This week we held a workshop for students about how you can get a little more from supermarket food and scraps; this provoked so much interest from staff and volunteers that I decided to write a blog detailing the workshop.
The aim of a shop is to sell things, and preferably to come back and rebuy those things again and again; while we can’t avoid supermarkets to buy our food, we can win a few little victories. For example, take herb pots. Has anyone ever managed to keep a pot of basil for more than two weeks before it dies? I certainly haven’t, and the reason is that they are designed to die on our windowsills. Each stalk in the pot is a separate plant and once these plants begin to get bigger the small pots can’t possibly sustain them, so they starve. Instead, why not divide the pot and then pot up a few individual plants to grow on; this could give you up to a dozen basil plants that will last you ten times longer than two weeks; This goes for most of the herb pots and is also effective by dividing them into smaller clumps.
Supermarkets also supply us with tubers and corms to eat; we’ve all left a potato in the cupboard sprouting, a perfect opportunity to grow more potatoes. Place it on a shallow bed of compost in tub or a thick plastic sack, and as it grows keep covering the stem with compost until the growth reaches the top; let it continue growing to flowering which is when the potatoes will be forming under the compost. Do this in March and you’ll have potatoes by June/July. You can also grow garlic in autumn; plant a clove in a pot and the following summer you’ll have a whole bulb.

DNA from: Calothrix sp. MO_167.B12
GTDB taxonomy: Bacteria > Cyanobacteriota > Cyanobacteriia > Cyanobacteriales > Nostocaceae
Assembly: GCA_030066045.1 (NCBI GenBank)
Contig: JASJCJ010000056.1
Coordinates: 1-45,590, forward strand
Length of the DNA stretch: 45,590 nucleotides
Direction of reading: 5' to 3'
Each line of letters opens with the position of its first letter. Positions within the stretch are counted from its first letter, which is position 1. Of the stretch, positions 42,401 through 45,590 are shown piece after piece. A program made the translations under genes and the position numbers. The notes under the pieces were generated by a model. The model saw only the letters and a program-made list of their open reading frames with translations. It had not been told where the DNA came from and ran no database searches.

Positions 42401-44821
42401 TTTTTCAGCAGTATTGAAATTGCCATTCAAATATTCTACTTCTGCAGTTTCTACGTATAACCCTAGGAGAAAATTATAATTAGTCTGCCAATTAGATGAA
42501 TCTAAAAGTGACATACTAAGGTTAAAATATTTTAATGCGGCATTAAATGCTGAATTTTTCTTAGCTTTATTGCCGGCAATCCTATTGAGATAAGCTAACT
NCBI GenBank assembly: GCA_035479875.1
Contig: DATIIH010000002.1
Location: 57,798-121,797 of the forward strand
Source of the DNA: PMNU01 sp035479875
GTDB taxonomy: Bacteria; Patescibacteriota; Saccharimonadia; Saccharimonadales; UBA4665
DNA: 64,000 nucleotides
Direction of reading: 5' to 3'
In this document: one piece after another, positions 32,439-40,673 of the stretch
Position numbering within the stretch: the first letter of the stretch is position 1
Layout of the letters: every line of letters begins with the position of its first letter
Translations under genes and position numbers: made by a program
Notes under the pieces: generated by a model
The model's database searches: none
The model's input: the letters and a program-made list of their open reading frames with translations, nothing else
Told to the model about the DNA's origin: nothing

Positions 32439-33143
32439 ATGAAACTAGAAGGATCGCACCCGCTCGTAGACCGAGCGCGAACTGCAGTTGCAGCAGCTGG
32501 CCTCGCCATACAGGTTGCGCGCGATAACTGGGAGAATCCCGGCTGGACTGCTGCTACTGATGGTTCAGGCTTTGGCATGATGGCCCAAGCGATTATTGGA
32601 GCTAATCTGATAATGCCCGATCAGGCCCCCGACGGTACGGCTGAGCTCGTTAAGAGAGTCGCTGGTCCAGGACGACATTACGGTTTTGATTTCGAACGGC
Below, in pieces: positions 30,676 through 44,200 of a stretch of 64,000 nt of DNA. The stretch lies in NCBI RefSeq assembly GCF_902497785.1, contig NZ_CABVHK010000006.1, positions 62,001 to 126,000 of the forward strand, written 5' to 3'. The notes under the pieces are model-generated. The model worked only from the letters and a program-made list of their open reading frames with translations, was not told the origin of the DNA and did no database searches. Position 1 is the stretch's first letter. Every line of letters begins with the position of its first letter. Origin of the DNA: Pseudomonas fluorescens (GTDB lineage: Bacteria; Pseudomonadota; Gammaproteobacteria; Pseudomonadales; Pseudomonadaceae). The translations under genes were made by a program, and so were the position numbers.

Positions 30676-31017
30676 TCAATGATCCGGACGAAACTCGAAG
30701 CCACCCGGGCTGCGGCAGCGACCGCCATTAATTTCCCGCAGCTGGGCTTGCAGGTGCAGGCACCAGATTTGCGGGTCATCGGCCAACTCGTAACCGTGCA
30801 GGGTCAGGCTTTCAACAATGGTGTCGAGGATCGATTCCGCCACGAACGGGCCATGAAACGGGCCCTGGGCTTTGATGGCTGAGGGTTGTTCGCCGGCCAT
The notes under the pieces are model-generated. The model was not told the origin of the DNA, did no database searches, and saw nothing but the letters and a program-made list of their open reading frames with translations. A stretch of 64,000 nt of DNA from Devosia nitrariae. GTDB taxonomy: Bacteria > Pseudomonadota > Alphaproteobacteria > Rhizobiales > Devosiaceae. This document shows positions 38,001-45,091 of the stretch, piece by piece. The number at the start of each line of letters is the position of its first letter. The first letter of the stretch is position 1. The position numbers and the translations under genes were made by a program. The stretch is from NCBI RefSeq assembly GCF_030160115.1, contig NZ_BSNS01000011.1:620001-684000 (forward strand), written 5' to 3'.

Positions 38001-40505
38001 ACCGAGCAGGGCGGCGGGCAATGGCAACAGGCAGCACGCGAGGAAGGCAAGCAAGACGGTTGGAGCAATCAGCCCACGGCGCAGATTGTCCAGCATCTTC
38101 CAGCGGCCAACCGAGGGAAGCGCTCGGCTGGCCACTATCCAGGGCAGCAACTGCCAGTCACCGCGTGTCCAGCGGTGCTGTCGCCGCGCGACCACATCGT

Some of the tropical buys in a supermarket double up as great house plants, such as ginger or turmeric. In spring, plant a supermarket bought ginger root on the top of a pot of compost, pressing it so the soil is halfway up the root and the other half exposed. This can grow to a lovely looking houseplant which will die back in winter and have grown a whole lot more root in the process for you to use in the kitchen. Turmeric is the same, except plant it deeper than the ginger; both are super foods, so growing your own tropical superfood can be deeply satisfying.
Then there are the seeds; tomato, apple, squashes and chilli can all be sown at home. Chillies are particularly effective as an indoor crop without much space needed; sow them now for a late summer crop. Another seed worth trying out is citrus, either lemon or oranges; soak the seeds under water for several hours before sowing into pots. In time you’ll have your own little lemon tree.
Finally, salads. There are a number of shop bought salads that have been cut from a central growing point such as romaine lettuce or celery; if you place this end in shallow water they will begin to grow again. This will give you an extra flush of lettuce while the celery can be potted in compost and will grow a whole new set of stalks. Lettuce also makes an excellent pot plant grown from seed; so, it’s possible to pop to the garden centre and grow your own lettuce for a season.
Like I said, these are little victories, but nothing tastes better than something you have grown yourself; we’ve had a bit of fun testing these out at the Garden (particularly the lettuce and celery), so why not have go this year.